Friday, January 16, 2009

On Not Being Busy

(Disgustingly cute cat photo posted especially for Rene)

I've come
to discover something about myself - I hate to be busy. This does not mean that I like to sit around the house and stare at the wall because I don't have anything to do. No, this means that I cannot stand having a dozen things to do in any given week - doctor's appointments, school functions, meetings, etc. After work, I like to come straight home and savor those few hours I have before bedtime. On the weekends, I don't like to make many plans. After all, I work every day from 8-5 and am only home in the evenings. I've got to spend some time in an apartment I'm paying good money for, right?

My best friend has always been a very busy person. In fact, she thrives on being busy. She has a full-time and a part-time job. When we were
in college, she had a very full schedule - a job, extracurricular activities, socializing, and not to mention those pesky classes. Yet she did just fine.

I operate a bit differently. While I definitely want to hang out with my friends, have dinner with family, or go shopping, it is not a daily or even a weekly need. I have precious little time with an 8-5 job and I've decided that I want to do the things that I want to do. Does that sound selfish? Maybe it is. But
I don't think so. That's a major reason I said NO to a television. Who needs to waste time watching stuff I'm not even interested in when there's something else I want to do? Write a letter with my quill and ink...work on my embroidery...cut up magazine pictures and make a collage with my daughter...and of course, write!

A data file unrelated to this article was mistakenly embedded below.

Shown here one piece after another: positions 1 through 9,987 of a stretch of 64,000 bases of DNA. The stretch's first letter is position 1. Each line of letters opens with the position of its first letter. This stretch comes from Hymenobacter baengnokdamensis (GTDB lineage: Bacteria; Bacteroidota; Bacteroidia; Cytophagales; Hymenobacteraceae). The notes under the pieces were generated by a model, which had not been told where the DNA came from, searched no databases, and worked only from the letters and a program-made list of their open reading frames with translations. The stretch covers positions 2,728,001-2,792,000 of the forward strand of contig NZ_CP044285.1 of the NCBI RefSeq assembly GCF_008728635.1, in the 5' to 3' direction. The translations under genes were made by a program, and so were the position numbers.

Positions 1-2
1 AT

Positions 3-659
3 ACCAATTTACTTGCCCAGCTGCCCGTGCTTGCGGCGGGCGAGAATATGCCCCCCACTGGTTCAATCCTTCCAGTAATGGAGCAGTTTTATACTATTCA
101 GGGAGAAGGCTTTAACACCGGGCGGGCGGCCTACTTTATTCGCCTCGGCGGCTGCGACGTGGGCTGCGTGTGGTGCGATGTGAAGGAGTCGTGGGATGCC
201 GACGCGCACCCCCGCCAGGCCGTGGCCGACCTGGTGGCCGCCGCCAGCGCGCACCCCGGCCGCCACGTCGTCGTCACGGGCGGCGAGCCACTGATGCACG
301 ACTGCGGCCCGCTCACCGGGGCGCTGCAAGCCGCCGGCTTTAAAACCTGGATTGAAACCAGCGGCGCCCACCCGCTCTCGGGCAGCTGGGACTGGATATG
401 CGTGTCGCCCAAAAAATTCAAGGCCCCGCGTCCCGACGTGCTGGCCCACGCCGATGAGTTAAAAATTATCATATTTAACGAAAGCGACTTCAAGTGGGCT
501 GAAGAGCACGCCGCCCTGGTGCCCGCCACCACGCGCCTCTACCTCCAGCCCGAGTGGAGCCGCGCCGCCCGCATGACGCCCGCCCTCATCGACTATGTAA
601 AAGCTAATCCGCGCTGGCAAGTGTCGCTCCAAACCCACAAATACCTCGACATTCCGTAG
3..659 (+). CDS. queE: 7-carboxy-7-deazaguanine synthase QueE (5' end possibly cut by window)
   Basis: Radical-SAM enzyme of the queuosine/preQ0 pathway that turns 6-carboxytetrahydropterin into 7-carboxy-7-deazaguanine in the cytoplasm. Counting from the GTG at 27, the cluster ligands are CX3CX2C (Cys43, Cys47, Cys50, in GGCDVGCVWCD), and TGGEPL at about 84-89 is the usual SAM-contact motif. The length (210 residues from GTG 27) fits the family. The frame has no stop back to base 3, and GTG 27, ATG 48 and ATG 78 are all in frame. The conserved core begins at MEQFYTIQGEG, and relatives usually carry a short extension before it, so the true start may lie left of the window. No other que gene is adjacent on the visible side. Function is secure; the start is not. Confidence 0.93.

Sometimes I feel guilty for not volunteering at my daughter's school (though I have volunteered a few times to bring treats - but to actually be a room parent? Ack!) or at my church. But I am intensely uncomfortable in situations like that, and instead of looking forward to the date I have to do something, I dread it. I can be extroverted sometimes, but mostly, I am introverted, which is why I think I like to not be busy. Instead, I would rather donate money to the school or my church or give old clothes to a local shelter rather than actually volunteer.

Does this make me stuck-up or indifferent or uncaring? Goodness, I hope not. Should I push myself to do those things and try to make myself like it? I confess, there are some volunteer activities that I have really loved doing - like speaking at a retirement center, which I've done three times now.

Thoughts?

25 comments:

  1. I think that everyone is wired differently in this respect. I don't think that one way is better than the other, either. I have to have a schedule, and it should be somewhat filled, or I don't know what to do with myself. But, I feel like I cherish those times when I can relax. I think we should just understand how we are and then live our lives in that way.